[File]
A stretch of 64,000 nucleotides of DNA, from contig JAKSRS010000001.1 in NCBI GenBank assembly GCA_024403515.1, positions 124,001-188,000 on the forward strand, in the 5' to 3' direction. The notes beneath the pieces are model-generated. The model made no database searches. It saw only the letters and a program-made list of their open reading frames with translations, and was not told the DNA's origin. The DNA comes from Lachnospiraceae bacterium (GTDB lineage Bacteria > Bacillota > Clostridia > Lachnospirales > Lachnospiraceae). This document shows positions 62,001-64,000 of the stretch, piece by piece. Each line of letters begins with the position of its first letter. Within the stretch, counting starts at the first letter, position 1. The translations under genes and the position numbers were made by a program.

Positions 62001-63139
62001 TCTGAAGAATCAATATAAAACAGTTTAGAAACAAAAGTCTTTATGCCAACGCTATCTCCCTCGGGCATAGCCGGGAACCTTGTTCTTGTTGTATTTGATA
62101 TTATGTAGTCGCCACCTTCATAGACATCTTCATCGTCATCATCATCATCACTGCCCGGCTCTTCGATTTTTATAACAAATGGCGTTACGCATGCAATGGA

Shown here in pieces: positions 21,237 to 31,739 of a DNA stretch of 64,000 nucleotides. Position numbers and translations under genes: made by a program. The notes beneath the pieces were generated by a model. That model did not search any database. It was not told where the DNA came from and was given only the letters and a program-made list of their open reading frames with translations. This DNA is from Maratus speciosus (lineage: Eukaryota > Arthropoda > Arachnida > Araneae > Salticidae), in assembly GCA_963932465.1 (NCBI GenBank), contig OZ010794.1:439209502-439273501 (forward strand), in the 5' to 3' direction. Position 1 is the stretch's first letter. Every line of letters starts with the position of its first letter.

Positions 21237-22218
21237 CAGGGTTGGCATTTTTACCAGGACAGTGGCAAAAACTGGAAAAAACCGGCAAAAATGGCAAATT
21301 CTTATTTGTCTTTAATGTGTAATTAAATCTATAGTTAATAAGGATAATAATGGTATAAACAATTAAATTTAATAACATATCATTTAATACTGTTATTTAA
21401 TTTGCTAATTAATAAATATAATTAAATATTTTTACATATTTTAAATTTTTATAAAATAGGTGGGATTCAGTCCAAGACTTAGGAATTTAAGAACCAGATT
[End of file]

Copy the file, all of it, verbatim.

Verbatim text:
A stretch of 64,000 nucleotides of DNA, from contig JAKSRS010000001.1 in NCBI GenBank assembly GCA_024403515.1, positions 124,001-188,000 on the forward strand, in the 5' to 3' direction. The notes beneath the pieces are model-generated. The model made no database searches. It saw only the letters and a program-made list of their open reading frames with translations, and was not told the DNA's origin. The DNA comes from Lachnospiraceae bacterium (GTDB lineage Bacteria > Bacillota > Clostridia > Lachnospirales > Lachnospiraceae). This document shows positions 62,001-64,000 of the stretch, piece by piece. Each line of letters begins with the position of its first letter. Within the stretch, counting starts at the first letter, position 1. The translations under genes and the position numbers were made by a program.

Positions 62001-63139
62001 TCTGAAGAATCAATATAAAACAGTTTAGAAACAAAAGTCTTTATGCCAACGCTATCTCCCTCGGGCATAGCCGGGAACCTTGTTCTTGTTGTATTTGATA
62101 TTATGTAGTCGCCACCTTCATAGACATCTTCATCGTCATCATCATCATCACTGCCCGGCTCTTCGATTTTTATAACAAATGGCGTTACGCATGCAATGGA

Shown here in pieces: positions 21,237 to 31,739 of a DNA stretch of 64,000 nucleotides. Position numbers and translations under genes: made by a program. The notes beneath the pieces were generated by a model. That model did not search any database. It was not told where the DNA came from and was given only the letters and a program-made list of their open reading frames with translations. This DNA is from Maratus speciosus (lineage: Eukaryota > Arthropoda > Arachnida > Araneae > Salticidae), in assembly GCA_963932465.1 (NCBI GenBank), contig OZ010794.1:439209502-439273501 (forward strand), in the 5' to 3' direction. Position 1 is the stretch's first letter. Every line of letters starts with the position of its first letter.

Positions 21237-22218
21237 CAGGGTTGGCATTTTTACCAGGACAGTGGCAAAAACTGGAAAAAACCGGCAAAAATGGCAAATT
21301 CTTATTTGTCTTTAATGTGTAATTAAATCTATAGTTAATAAGGATAATAATGGTATAAACAATTAAATTTAATAACATATCATTTAATACTGTTATTTAA
21401 TTTGCTAATTAATAAATATAATTAAATATTTTTACATATTTTAAATTTTTATAAAATAGGTGGGATTCAGTCCAAGACTTAGGAATTTAAGAACCAGATT